Released at the height of Live Aid-era goodwill, Chumbawamba's debut LP, Pictures of Starving Children Sell Records: Starvation, Charity and Rock 'n' Roll -- Lies and Tradition, appeared in 1986, brutally attacking the principles of media limelight and career-boosting they perceived at the heart of the charitable event. (The subject resurfaced in 1987, when a celebrity cover of "Let It Be" mounted to raise money for ferry disaster victims was followed by the Chumbawamba single "Scab Aid," recorded as the pseudonymous Scum.) Never Mind the Ballots...Here's the Rest of Your Lives was rush-released in 1987 to coincide with the year's general elections, while the 1989 follow-up EP, English Rebel Songs 1391-1914, consisted primarily of authentic 14th century anti-poll tax protest songs. With 1990's Slap!, Chumbawamba began experimenting with sampling; the follow-up, to be titled Jesus H. Christ, was banned on the eve of its release after the band failed to obtain the right to cover songs by Kylie Minogue, Paul McCartney, and ABBA. (Consequently, the focus of 1992's Shhh was censorship.)
With 1993's anti-fascism rant "Enough Is Enough," Chumbawamba scored their biggest indie hit to date, and 1994's Anarchy LP was also a success. After the 1995 live LP Showbusiness!, the group returned the next year with Swingin' with Raymond, a concept album about a man with the word "LOVE" tattooed on the knuckles of one hand and "HATE" tattooed on the other. All appeared to be business as usual until it was announced that Chumbawamba had signed to EMI, a move that angered and confused many fans who subscribed to the band's anti-corporation ideals. Nevertheless, their 1997 major-label debut, Tubthumper, became a smash success thanks to the infectious "Tubthumping," a Top Ten hit in the U.S. and throughout Europe. A second single, "Amnesia," was also a success. Their newfound popularity also allowed the group to bring its anarchist message to a new audience -- Nutter even found herself in the middle of a major scandal when she appeared on the American panel discussion show Politically Incorrect to advocate shoplifting from major record chains, prompting some retailers to pull Chumbawamba's discs from their shelves. The ABCs of Anarchy, a split EP with Negativland, followed in 1999, and in the spring of 2000 the group resurfaced with What You See Is What You Get.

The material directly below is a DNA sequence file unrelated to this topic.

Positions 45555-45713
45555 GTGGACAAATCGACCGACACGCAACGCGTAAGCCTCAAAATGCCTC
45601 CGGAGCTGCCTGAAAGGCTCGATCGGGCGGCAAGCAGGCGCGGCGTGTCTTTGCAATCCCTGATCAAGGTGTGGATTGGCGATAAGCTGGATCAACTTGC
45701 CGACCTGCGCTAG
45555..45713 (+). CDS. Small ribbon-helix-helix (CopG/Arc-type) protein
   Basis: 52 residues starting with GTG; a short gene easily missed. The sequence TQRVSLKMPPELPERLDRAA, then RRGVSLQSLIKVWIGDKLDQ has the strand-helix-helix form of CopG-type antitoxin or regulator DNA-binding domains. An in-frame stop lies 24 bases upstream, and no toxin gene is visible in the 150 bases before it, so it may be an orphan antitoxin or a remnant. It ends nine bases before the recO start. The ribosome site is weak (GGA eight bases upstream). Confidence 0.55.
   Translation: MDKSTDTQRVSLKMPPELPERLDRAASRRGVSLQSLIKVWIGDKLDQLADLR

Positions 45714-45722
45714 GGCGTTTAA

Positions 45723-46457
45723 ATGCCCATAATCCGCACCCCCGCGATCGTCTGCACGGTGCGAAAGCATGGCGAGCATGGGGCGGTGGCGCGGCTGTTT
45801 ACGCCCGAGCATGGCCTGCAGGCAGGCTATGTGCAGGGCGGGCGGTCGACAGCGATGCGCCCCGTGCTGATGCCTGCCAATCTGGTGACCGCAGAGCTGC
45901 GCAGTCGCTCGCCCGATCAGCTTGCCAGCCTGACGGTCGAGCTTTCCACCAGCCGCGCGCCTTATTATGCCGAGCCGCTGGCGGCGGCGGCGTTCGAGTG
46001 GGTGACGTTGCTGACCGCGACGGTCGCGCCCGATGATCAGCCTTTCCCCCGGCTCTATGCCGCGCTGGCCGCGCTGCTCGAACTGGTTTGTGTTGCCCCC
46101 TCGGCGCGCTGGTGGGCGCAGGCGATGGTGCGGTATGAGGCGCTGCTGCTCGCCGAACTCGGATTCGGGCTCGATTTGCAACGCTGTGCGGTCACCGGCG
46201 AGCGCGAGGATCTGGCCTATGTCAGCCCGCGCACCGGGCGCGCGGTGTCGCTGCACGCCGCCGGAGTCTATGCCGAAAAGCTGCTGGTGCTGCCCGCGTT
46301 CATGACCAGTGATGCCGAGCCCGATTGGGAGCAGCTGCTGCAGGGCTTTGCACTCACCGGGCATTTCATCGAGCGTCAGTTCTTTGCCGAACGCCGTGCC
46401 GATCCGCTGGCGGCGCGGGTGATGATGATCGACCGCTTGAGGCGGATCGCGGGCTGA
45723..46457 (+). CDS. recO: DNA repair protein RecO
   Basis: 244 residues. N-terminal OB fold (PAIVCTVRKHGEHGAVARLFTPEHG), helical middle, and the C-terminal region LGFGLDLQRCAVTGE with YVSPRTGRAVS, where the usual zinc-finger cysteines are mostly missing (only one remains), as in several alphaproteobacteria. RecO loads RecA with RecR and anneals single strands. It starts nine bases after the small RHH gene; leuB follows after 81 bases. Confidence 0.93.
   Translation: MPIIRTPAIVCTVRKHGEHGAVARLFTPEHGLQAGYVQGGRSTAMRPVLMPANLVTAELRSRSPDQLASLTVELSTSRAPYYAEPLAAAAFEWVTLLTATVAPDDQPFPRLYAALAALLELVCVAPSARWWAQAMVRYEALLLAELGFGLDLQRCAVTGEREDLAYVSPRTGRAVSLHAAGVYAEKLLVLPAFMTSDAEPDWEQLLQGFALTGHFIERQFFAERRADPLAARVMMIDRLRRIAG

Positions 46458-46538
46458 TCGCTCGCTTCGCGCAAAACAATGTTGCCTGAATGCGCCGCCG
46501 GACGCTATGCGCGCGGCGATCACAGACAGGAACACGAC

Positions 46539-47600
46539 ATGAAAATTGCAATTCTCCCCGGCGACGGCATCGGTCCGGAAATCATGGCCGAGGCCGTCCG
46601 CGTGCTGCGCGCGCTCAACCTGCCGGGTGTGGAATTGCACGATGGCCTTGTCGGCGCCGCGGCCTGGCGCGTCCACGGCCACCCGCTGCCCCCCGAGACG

Worried about the public reaction to the lyrics, which were critical of big business and the media, EMI decided to drop the group. The band was unusually quiet for a period, but director Alex Cox soon approached them about scoring Revenger's Tragedy and they jumped at the chance. A documentary about the band, Well Done, Now Sod Off!, appeared in 2001. That same year, they stirred attention by licensing songs to certain companies that fit their political standards. They reappeared in 2002 for a reunion show and released Readymades that summer, followed by a second pressing of the album (augmented with additional content and rebranded as Readymades and Then Some) in October 2003 via Koch Records. Next up on the release roster was Shhhlap!, which compiled the early Chumba releases Shhh and Slap!, and June 2004 saw the arrival of UN, which built on the folktronic sound of Readymades and was as ideologically feisty as ever.
Change was in the wind for Chumbawamba soon after the release of UN, however, as the group signed to the No Masters Co-operative and issued a stripped-down acoustic album called Singsong and a Scrap. Released in 2006, the album abandoned the electronic, clubby sound of the band's previous work and focused instead on lush vocal harmonies and traditional Irish folk instruments. Chumbawamba then released their second album with No Masters Co-operative in 2007, an equally stripped-down affair called Get on with It: Live, and returned in 2008 with a folk-based studio effort titled The Boy Bands Have Won. ~ Jason Ankeny, All Music Guide